Ever since the accident, there are hardly any dinner plates in the dishwasher. Mostly coffee mugs and teaspoons. Our dinette is covered in unopened mail: fundraisers, magazine subscriptions, and mail-order catalogs, all addressed to you.
I envy the cat patiently loitering in windows. She still believes you are coming back.
Andrée Gendron wrote this story. See more at andreedianegendron.com.
The old man’s smell in her palm
Memory spread the pang of last lovemaking
Dark rain pecked the windows; dark sun shone; the coffee mug held her hands
New Yorkers’ podcast still on; it kept rewinding
Yet she couldn’t stay in this repetition of life
When they were both evaporating.
Azarin Sadegh, a 2011 PEN America Emerging Voices fellow, a LARB contributor, and a former student of the late Les Plesko, is working on a new novel.
Eventually the man who’d been our son-in-law remarried.
Regrettably his new wife didn’t want us in her life.
She connived and ultimately influenced her husband to keep our grandchildren from us.
Despite this extreme cruelty and betrayal, grandma remains no less “grand.”
Defined by her enduring love, she waits patiently.
Bob Thurber is the author of “Paperboy: A Dysfunctional Novel” and two collections of stories. A celebrated master of Flash and Micro Fiction, his work has appeared in 60 anthologies, received dozens of awards, and been used in schools and colleges throughout the world. He resides in Massachusetts where, though legally blind, he continues to write every day. Visit his website at BobThurber.net.
With pride in his stride, Anthony marched the entire parade route, thankful for the supportive cheers and hugs.
He checked his watch; his parents’ curfew was firm and Anthony had a bus to catch. He donned a sweater over his rainbow t-shirt and waited for the bus, headed to Closetville.
Roberta Beach Jacobson is a humorist from Iowa / USA. She writes tanshi (short poetry), greeting cards, and flash fiction. See more at RobertaJacobson.com.
Gravel bit through Joel’s paper-thin soles. Sweaty tears blurred the image of the child he held and the imposing wall 1000 yards ahead.
A cage or a bullet: odds weighed.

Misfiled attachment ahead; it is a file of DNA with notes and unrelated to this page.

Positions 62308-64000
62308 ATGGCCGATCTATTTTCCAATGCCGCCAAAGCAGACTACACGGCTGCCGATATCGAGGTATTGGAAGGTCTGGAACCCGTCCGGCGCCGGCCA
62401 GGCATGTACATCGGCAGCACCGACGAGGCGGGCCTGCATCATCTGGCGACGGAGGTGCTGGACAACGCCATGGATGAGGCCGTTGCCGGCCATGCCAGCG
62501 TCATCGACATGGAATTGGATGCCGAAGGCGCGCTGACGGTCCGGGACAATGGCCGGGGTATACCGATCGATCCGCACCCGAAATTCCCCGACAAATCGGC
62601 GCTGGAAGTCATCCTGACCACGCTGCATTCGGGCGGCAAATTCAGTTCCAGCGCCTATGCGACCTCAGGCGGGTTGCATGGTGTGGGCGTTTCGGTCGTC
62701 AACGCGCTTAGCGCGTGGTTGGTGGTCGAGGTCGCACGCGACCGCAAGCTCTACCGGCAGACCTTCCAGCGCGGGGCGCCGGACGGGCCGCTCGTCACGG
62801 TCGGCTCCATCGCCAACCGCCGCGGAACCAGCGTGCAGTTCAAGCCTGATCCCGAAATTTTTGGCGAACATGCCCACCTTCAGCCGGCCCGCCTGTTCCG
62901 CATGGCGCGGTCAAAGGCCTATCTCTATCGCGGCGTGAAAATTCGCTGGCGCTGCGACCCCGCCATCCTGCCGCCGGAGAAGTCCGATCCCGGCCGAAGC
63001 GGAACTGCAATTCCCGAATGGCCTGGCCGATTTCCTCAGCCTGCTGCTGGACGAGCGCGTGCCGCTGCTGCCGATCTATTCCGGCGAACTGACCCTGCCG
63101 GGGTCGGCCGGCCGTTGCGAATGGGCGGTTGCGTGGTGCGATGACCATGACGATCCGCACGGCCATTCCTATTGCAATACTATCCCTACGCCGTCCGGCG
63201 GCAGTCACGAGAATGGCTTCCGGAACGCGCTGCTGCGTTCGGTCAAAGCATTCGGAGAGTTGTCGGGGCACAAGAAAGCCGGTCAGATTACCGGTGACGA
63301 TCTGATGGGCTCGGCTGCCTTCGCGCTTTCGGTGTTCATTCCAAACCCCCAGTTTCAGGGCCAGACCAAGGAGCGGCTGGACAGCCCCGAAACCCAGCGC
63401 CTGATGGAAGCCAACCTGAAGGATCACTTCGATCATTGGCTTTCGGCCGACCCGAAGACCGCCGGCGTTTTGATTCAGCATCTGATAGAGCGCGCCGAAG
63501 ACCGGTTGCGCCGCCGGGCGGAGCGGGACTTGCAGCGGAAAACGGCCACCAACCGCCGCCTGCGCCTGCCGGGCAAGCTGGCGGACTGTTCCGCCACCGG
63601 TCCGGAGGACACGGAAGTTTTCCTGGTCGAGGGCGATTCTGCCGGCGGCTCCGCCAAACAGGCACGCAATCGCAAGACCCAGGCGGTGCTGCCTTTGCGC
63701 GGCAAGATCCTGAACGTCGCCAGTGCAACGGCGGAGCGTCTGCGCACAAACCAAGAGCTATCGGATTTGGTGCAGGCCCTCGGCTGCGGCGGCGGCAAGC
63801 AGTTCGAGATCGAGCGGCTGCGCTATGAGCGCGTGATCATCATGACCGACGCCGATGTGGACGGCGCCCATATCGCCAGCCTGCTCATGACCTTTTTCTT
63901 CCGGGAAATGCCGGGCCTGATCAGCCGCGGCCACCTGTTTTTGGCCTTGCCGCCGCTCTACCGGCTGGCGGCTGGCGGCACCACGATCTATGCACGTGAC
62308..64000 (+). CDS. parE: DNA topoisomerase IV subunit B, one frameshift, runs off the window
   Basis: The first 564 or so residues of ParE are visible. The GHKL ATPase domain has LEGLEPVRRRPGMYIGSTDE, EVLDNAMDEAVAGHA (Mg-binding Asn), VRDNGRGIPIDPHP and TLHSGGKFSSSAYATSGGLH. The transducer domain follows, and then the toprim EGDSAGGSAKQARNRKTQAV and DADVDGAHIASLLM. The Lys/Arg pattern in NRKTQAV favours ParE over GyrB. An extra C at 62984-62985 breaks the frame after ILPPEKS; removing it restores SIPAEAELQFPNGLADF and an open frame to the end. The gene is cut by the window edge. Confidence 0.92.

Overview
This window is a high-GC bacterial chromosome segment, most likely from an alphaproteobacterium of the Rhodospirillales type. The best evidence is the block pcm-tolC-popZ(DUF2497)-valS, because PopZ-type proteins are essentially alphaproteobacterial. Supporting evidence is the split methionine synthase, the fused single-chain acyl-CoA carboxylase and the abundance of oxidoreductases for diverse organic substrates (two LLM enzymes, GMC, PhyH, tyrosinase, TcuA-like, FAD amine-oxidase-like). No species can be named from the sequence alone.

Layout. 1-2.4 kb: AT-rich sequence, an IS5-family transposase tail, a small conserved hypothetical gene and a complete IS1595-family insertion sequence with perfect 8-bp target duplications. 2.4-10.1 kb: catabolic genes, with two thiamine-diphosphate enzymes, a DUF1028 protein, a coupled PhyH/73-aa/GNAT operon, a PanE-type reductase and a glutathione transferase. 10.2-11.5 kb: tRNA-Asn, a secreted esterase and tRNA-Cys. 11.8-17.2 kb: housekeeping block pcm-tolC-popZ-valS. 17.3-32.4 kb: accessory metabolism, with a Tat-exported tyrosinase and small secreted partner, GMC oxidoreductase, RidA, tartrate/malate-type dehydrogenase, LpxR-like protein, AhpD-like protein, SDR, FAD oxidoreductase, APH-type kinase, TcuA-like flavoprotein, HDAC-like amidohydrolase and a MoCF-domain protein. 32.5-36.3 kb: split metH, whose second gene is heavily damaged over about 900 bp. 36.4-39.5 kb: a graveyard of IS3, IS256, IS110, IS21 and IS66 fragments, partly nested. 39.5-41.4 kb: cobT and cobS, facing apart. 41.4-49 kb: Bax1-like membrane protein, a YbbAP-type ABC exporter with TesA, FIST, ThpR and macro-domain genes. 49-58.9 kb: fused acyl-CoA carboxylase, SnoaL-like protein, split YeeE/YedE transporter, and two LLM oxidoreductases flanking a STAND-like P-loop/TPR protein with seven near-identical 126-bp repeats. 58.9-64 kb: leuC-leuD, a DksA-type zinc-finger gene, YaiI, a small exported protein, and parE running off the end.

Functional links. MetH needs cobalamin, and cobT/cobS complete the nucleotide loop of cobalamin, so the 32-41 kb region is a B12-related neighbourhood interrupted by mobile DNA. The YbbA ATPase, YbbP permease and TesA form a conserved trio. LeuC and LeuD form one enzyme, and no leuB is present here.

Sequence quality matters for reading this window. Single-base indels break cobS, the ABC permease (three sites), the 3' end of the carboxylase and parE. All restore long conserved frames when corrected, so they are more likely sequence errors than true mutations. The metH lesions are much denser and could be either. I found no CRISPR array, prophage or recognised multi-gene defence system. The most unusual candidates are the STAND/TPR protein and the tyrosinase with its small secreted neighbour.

Joel put his father’s rosary upon his only living kin. “Recuérdame, hijo mío; y reza.”
They walked. A thousand yards.
Dr. Adrian L. Cook is a humanities professor at Tarrant County College in Fort Worth, TX. He is also a semi-pro musician, specializing in the electric washboard. He lives with his wife—children’s book author Cristee Cook—their two kiddos, their pancake-colored dog, and lots and lots of books.
Grief is sneaky,
It is bedside arguments,
Squabbles over small things,
Tussles over funeral hymns,
Who visited most? stayed longest?
Constantly ignited until the pan boils dry.
Fills the room like oxygen,
Compressing every surface.
It does not let go.
Jo Withers writes poetry, flash and shorts from her home in South Australia. Recent work has appeared in Molotov Cocktail, Reflex Fiction, Spelk and Ellipsis Zine.
Pop always let me help lay out the sod. Mom would sit on the porch, sipping a lemonade and heckling him for letting the lawn die again.
It wasn’t until I saw you, tiny hands gently patting down the green corners, that I realized the lawn hadn’t mattered a bit.
Hunter is a rising junior at the University of North Carolina – Chapel Hill, majoring in Math and Comparative Literature.
Every morning, on the 8:04, I look for her face. Sometimes I see individual stars, but never the entire constellation.
This is her train.
The train that took her face and scattered her stars into the darkness around it.
All I want is to see her face one more time.
Laura Besley writes short fiction in the precious moments that her children are asleep. Her fiction has appeared online, in print and in various anthologies. She tweets at @laurabesley.
My old dog knew how to forget unkind words and raised voices.
He always forgave being left behind, didn’t hold a grudge.
Instead he’d greet me with a wag and a silly dog smile.
After you left us behind, a tender look from his chocolate eyes helped me forget, too.
Candace Kubinec posts her stories at storydribbles.wordpress.com and her poetry at rhymeswithbug.com.
I sit back and wipe the sweat from my face. The impatiens look good in the newly turned earth.
I try not to look at the heavy granite stone beside me.
Planting flowers for you in the spring used to be my greatest pleasure, until it became your last request.
G. Allen Wilbanks is a member of the Horror Writers Association (HWA) and has published over 60 short stories in Deep Magic, Daily Science Fiction, The Talisman, and other venues. He has published two short story collections and the novel “When Darkness Comes.” For more information, visit gallenwilbanks.com.